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Overwrought Shell Conceals Porous, Visitor-Friendly Design in Renzo Piano's New Whitney Museum

Welcome back to Critical Eye, Alexandra Lange's incisive, observant, curious, human- and street-friendly architecture column for Curbed. This week she heads to the Meatpacking District to scope out the brand-new Whitney Museum, which officially opens to the public on Friday, May 1.


[All photos by Max Touhey.]

The best view of the new Whitney is west on Gansevoort Street, if by best view you mean the one where Renzo Piano Building Workshop's $422 million museum building makes sense. From there, just outside Gansevoort Market, you see the four levels and 50,000 square feet of galleries stepping back above the leafy frill of the High Line, the thrust of the exterior gray steel staircase, a fire escape on steroids, and the sawtooth skylights that say Art Lives Here. The mind edits out the concrete core and the northern block that contains offices and conservation spaces, the back-of-house glimpsed only when the doors of the elevators open on the wrong side. From there, you can imagine those galleries as trays akin to the High Line trestle, an industrial framework for whatever sculpture, paintings or trees the curators choose to deploy.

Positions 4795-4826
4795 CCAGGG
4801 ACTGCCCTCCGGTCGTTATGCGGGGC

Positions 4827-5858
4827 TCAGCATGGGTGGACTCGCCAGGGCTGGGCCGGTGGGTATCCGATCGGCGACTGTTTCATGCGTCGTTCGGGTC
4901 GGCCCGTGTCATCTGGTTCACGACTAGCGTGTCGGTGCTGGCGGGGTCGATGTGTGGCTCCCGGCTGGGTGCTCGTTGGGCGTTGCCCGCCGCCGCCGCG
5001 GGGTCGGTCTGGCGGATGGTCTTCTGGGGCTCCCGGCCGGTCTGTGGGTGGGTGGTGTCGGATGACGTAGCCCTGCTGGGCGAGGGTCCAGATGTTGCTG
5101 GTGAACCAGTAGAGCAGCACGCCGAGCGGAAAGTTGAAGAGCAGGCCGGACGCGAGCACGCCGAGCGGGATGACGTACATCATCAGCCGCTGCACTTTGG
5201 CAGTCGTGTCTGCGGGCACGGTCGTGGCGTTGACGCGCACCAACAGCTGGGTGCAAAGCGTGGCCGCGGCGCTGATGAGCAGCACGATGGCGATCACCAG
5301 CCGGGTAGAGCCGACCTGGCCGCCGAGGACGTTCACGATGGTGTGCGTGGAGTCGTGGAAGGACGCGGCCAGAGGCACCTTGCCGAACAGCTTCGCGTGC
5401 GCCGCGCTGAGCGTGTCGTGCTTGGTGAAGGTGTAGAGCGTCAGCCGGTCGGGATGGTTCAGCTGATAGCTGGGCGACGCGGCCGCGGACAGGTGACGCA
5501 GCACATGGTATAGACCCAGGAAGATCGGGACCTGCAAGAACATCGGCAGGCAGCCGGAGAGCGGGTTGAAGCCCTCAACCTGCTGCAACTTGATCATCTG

All eight floors of the new Whitney, analyzed >>